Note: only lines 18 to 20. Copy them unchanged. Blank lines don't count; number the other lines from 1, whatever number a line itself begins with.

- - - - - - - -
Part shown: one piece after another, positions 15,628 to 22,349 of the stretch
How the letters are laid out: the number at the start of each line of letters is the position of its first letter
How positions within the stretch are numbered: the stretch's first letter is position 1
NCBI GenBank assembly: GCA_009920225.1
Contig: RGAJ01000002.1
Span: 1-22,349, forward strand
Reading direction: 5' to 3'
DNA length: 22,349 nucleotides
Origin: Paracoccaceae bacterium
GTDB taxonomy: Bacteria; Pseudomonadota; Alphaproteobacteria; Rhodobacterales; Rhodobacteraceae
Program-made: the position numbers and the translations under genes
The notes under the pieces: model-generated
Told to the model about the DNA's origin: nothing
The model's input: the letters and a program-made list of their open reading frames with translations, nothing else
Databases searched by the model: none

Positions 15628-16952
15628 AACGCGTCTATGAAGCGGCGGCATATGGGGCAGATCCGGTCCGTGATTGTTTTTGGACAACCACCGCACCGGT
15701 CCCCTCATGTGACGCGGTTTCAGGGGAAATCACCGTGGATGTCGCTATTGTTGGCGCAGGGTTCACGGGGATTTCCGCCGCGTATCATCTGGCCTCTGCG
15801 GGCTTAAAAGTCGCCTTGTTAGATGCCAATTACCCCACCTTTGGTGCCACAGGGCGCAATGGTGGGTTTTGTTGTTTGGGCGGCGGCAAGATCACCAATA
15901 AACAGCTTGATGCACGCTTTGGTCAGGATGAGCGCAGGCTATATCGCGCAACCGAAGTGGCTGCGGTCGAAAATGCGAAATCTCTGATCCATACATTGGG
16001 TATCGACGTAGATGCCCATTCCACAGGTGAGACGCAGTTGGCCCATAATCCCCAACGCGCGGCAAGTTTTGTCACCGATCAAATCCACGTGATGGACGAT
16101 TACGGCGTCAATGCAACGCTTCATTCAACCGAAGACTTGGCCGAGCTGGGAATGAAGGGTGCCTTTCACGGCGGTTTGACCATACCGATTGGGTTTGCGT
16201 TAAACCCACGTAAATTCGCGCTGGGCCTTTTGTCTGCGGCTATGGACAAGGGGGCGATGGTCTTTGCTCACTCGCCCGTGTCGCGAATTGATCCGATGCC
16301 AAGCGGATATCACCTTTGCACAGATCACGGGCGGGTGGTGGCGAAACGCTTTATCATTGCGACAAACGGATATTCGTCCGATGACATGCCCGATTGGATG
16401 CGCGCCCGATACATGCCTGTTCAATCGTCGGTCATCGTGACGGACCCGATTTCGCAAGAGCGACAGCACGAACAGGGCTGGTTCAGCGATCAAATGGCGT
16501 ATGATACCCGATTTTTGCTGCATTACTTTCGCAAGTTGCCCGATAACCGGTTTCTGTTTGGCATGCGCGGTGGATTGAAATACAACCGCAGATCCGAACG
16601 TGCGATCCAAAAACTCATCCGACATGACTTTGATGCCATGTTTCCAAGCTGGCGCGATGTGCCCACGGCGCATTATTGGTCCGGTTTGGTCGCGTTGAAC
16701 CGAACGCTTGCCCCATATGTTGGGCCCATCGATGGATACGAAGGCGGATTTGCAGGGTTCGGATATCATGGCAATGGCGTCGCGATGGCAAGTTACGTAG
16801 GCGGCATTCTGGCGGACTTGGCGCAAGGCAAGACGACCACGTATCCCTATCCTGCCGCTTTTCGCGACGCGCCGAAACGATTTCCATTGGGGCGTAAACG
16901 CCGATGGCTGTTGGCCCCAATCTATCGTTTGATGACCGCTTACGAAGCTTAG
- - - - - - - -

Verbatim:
15701 CCCCTCATGTGACGCGGTTTCAGGGGAAATCACCGTGGATGTCGCTATTGTTGGCGCAGGGTTCACGGGGATTTCCGCCGCGTATCATCTGGCCTCTGCG
15801 GGCTTAAAAGTCGCCTTGTTAGATGCCAATTACCCCACCTTTGGTGCCACAGGGCGCAATGGTGGGTTTTGTTGTTTGGGCGGCGGCAAGATCACCAATA
15901 AACAGCTTGATGCACGCTTTGGTCAGGATGAGCGCAGGCTATATCGCGCAACCGAAGTGGCTGCGGTCGAAAATGCGAAATCTCTGATCCATACATTGGG